Wednesday, July 28, 2010

No Receipt Required

Those of you who are my friends on Facebook saw this one-liner from Jay Leno that I posted yesterday:

"Congress voted for tougher laws on corporations. So now when a corporation buys a senator, they need a receipt."

Well, that's not actually true. You don't need a receipt any more, according to the entire Republican bloc in Congress. You can read the full story here, but the Readers' Digest version is this:

1. The Supreme Court, in its bizarre decision in Citizens United v. Federal Election Commission (docket # 08-205, dated 1/21/10, downloadable as a .pdf here), ruled that corporations are considered individuals with unlimited rights of free speech as far as contributing money to election campaigns.

2. Democrats introduced legislation which would require require organizations paying for political advertising to disclose the names of their top donors in the ads. This would have been similar to what now is required of candidates for federal office. They maintained that their proposed legislation would bring greater transparency to campaign contributions from corporations, labor unions, and other special interests, which were able to increase their political spending in the wake of the Citizens United ruling.

3. Senate Republicans, without a single dissent, blocked the proposed legislation, complaining that it would curb freedom of speech and tilt campaign spending in favor of the Democrats.

Now, I'm not the sharpest knife in the drawer, but I'm having a problem with this political logic.

Once upon a time, it was important to stand up and be counted. We wanted everyone to know where we stood on important issues, because we wanted to convince them that we were right. But that's not the Republican view. In this utterly incomprehensible view, letting everyone know that a special interest group (a union, the NRA, or any other organization with deep pockets) has bought an election violates that group's freedom of speech. How is that, exactly? And how does it tilt campaign spending in favor of the Democrats? Sauce for the goose is sauce for the gander, as the saying goes, and if every special interest group can hide its purchase of an election, it seems to me that groups bankrolling Democrats can hide their venality just like those that bankroll Republicans.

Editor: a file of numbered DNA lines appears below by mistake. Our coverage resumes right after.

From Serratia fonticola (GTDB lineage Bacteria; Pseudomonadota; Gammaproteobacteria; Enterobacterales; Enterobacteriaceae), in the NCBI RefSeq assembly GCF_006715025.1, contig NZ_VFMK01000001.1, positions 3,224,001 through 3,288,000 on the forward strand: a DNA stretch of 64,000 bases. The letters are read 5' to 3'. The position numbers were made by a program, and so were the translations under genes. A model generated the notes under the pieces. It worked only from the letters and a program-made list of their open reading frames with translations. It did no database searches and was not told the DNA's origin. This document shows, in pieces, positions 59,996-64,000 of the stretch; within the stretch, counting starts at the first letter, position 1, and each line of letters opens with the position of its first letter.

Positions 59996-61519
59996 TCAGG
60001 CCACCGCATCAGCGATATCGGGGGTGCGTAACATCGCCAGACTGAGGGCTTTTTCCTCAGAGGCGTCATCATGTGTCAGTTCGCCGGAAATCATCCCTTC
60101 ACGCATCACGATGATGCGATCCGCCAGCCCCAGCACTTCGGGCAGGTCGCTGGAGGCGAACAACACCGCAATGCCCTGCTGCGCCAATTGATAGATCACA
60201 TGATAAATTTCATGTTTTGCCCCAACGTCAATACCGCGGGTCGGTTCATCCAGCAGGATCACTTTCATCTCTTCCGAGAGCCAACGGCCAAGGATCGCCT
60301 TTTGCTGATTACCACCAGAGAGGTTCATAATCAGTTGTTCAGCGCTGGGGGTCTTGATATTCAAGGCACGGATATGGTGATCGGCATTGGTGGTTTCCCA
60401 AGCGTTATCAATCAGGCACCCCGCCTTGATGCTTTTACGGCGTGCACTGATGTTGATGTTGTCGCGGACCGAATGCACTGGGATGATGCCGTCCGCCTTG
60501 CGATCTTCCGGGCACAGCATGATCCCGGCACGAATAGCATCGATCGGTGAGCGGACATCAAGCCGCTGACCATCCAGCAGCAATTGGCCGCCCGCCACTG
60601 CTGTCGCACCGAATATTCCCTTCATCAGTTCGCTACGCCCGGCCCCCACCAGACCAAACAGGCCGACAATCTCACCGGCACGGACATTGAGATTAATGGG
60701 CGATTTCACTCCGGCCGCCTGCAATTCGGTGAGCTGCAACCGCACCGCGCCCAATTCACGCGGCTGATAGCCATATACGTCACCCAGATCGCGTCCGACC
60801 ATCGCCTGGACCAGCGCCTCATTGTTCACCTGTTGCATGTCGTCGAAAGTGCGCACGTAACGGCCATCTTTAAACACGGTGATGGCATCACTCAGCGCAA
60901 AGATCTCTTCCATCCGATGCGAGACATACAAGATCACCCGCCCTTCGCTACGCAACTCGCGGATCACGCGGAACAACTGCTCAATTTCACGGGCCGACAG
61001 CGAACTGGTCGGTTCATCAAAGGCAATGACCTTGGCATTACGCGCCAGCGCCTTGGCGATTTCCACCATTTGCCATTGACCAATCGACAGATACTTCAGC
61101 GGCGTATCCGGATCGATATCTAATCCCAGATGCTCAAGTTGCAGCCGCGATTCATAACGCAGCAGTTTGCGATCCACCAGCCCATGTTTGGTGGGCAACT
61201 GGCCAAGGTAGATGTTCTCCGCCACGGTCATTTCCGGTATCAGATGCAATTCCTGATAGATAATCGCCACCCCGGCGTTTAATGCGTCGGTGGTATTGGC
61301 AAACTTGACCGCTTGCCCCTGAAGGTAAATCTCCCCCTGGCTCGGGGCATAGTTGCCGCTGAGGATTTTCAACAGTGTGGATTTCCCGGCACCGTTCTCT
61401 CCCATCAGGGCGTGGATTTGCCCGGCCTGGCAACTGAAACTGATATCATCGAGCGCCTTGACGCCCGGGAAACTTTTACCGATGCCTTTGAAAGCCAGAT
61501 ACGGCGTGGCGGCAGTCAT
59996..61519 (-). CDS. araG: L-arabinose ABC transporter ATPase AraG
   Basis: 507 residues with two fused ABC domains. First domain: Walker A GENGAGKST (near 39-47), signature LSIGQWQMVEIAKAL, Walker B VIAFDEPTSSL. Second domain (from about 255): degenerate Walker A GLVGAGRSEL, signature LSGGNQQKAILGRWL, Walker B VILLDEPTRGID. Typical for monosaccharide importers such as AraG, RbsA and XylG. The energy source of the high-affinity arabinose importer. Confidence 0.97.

The word stupid comes to mind.

I wish I could have Platinum-Plus level voting rights like Big Organizations, but I can't afford them. I make a good salary, but I still live pretty much paycheck-to-paycheck, and I don't have a few extra (and probably tax exempt) millions to use to buy myself a Congressman.

Maybe the answer is for Real People to get organized, too. If Mike, Kathy, John, Fiona, Andrea, Bandit, and I could pool our resources, we probably couldn't afford to buy a Congressman, but we might be able to rent one for a while so that we could - for one brief, exciting moment - think that our voices were actually being heard over the thundering roar of the special interests.

As fantasies go, it's as good as any. And it probably won't get my face slapped, except by some Tea Party wingnut.

If this example of political cowardice and lack of moral courage doesn't outrage you, something's wrong. Coming on top of a Republican strategy that advocates simply attacking Democratic positions instead of putting out its own agenda for consideration, it just proves that all the GOP rhetoric is nothing more than empty wind.

You should still write your Congressman and make your voice heard, but with the understanding that your voice doesn't count for much any more. After all, you can spend 44 cents to mail one letter ... the special interests can spend millions to mail lots of letters and buy lots of face time.

The best government money can buy. And you don't even need a receipt.

Demand openness and transparency in campaign funding. Because you need to know who really owns the people you think you're electing.

Have a good day. More thoughts tomorrow.



Bandit said...

Good thoughts. Let's pool our money and elect Mike. His slogan can be...."a crayfish in every pot!!"

Mike said...

My campaign slogan will be, "I'm not going to do anything! I promise."

Otherwise I've got 5 bucks to throw into the pot, for a loottery ticket, that MIGHT win enough money to buy a congressman.

I typoed loottery but it actually makes more sense like I typoed it.

John said...

Investing in a Congressman? Sound riskier than the stock market or junk bonds. I'm with Mike on the loottery!

KathyA said...

1. Thanks for the shout out.
2. I'm opening a joint account for all of us tomorrow. Wish they still gave Green Stamps or at least a toaster.
3. We've got to take this really seriously and divide potential candidates between us to shop and make sure we get the biggest bang (probably not the best use of words) for our bucks.